Interview with Ligy Pullappally

AE: Definitely. I’m impressed that one was a non-actor, because that’s not apparent in the film. And it sounds too like you didn’t have to do a whole lot of convincing of people to come near the roles. It sounds like there was a lot of interest.
LP: It’s so funny, because I interviewed or auditioned about 40 to 50 women, and the funny thing is they all said yes except for one, who I thought might’ve been actually queer, so the role was too close. [Laughs] So she didn’t want to have to deal with her own personal issues. Yeah, I thought that that would be more difficult. A lot of people were saying to me that this is a role that rarely comes along, a once in a lifetime chance, just a rare opportunity.

AE: Can you tell me anything about the community that the girls live in, and the matriarchal traditions in the households and how that affects the story?
LP: Kerala is formerly a matrilineal culture, and I think that changed with the influence of the British, but I think there are traces of that culture still existing. And among the traces is that the women work in Kerala outside the home, as opposed to other places, where that’s discouraged and women are encouraged to work inside the home. Because the women work outside the home, it means they’re better educated. Women working outside the home can earn money and maybe as a result there are lower rates of female infanticide and virtually no cases of things like bride burning in the state. And perhaps like other countries, like anywhere, you get some very strong women characters in Kerala. That’s not unique to Kerala. But the characters, both mothers are very strong women–Delilah’s mother and Kiran’s mother–but in different ways.

Delilah’s mother is a widow who has had to raise her sons and her daughter by herself, and that’s part of the reason why she thinks the way she does, which is keep moving forward, focus on stability and financial wellbeing, and those things are tied into things like reputation. Because if a girl doesn’t have her reputation, what’s left? When Delilah’s mother finds out that two kids in her class have run away together, the Muslim girl and the Hindu boy, she says, “What’s the point going out and getting that girl back? Now that her reputation’s gone, nothing’s left.” That’s an attitude that actually prevails, not just in Kerala but in many parts of India.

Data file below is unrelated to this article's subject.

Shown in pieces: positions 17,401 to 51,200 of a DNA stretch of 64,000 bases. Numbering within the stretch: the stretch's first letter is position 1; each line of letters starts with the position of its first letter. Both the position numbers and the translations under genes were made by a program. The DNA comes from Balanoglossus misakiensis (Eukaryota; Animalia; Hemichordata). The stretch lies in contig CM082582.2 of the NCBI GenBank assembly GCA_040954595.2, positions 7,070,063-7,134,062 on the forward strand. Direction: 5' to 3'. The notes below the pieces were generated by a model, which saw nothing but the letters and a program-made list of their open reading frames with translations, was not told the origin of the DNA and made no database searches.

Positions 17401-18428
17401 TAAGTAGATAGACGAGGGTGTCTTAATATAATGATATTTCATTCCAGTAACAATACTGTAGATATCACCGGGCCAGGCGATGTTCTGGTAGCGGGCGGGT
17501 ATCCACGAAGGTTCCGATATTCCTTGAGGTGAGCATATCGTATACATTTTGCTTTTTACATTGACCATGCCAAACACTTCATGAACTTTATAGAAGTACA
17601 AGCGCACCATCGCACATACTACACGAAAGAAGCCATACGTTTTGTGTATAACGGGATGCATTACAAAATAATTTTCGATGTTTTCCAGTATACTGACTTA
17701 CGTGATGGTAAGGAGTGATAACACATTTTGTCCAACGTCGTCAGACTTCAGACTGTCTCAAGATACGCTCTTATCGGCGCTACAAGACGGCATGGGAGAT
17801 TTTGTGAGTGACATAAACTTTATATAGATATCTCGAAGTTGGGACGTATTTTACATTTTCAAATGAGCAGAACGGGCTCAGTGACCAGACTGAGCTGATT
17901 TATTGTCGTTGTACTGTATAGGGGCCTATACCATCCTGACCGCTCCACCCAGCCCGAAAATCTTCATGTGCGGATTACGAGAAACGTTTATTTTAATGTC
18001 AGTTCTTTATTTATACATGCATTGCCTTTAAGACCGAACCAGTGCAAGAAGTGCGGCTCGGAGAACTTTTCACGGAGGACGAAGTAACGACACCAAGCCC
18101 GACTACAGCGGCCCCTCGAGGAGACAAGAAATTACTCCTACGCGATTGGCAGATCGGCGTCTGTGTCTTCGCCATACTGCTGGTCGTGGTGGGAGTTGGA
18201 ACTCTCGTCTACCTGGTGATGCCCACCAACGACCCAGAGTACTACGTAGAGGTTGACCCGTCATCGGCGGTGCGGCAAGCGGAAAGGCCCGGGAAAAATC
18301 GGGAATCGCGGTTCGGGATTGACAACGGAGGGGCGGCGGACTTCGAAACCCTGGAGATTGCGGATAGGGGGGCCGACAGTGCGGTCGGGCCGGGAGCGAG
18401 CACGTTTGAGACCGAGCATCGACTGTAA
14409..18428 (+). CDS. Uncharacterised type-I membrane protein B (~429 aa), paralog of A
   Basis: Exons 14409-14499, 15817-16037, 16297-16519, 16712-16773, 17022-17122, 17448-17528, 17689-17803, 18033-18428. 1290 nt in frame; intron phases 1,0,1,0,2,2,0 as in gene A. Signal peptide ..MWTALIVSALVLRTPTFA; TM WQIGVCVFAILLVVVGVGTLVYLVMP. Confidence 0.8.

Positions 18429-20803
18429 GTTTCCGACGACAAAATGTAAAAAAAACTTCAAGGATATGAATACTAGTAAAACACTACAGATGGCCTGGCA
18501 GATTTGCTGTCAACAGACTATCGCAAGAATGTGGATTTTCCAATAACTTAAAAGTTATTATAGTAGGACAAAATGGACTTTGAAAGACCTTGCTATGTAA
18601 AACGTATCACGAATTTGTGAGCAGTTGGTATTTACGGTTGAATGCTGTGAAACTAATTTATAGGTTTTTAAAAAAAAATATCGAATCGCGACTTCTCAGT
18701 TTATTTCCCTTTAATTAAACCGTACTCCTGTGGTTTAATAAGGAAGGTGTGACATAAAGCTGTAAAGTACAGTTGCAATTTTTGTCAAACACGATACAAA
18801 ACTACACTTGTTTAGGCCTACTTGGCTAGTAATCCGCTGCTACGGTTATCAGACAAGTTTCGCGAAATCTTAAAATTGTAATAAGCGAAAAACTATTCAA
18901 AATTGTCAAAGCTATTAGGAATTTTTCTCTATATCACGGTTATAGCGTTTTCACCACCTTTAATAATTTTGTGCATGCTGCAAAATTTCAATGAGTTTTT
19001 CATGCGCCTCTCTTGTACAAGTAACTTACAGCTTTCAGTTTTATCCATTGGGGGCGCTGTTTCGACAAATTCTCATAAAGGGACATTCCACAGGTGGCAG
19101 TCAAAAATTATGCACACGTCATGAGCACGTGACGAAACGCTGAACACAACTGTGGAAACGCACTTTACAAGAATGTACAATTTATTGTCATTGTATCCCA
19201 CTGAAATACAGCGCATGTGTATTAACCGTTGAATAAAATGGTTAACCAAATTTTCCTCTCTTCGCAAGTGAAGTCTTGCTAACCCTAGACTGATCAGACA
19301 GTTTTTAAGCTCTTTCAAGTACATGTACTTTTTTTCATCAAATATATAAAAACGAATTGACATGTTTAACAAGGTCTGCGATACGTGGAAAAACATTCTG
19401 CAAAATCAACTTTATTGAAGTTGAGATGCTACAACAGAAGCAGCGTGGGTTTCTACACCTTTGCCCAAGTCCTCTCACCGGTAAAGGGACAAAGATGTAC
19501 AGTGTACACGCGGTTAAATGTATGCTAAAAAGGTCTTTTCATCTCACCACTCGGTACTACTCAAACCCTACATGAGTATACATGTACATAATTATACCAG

AE: Delilah’s grandmother, maybe it’s because she’s of a different generation, has less concern maybe with community perception and more concern with her granddaughter’s welfare, would you say?
LP: She’s a person with an abundance of love, and, like people who have grown up with an abundance of love, she is generally not critical of other people. She thinks everybody is all right, you know? She’s not trying to criticize anybody for their choices. Part of it is as an older person, she has seen and heard a lot, and she knows what can kill you and what can make you stronger. She’s different from Delilah’s mother in that way. She’s like, Don’t act like this is the end of the world. Whether she would have wanted Delilah to marry a man or not is a question, but what we can say is that she didn’t want Delilah to be forced into a marriage as a result of finding out that she’s been involved in a relationship with Kiran. She thinks the forcing of marriage to save a reputation is a pointless endeavor. She’s also someone who knows about the relationship and doesn’t try to stop Delilah. As to why that is, I just have to say, she understands how risky it is, but she doesn’t think it’s the end of the world and she doesn’t think it’s bad. And maybe she had a relationship of her own…

AE: And despite her support of Delilah, she still isn’t able to change what happens, and maybe that’s a function of her generation. It’s really up to Delilah’s mother how things go with the marriage.
LP: Yeah, because Delilah’s mother runs the household, and her grandmother really doesn’t have a say about that. I mean, she can express herself, but in terms of the final decision, it’s up to Delilah’s mother.

AE: Had you ever done subtitling before this, and were you ever frustrated by not being able to translate certain things?
LP: Yeah, I was, because like with any language, words have connotations that are not directly translatable in the brief subtitling format that’s favored for films. A book like God of Small Things, which is about of Kerala, really captures the essence of the language. In long form those nuances can come out, but for film subtitling, because the images flash one after another, the subtitles have to be read in a flash. That was a little frustrating, but because I made the film as visual as possible, like if you turned off the subtitling and turned off the sound, you would still understand the film from the visual images. And because of that, the general meaning of things carries forward.

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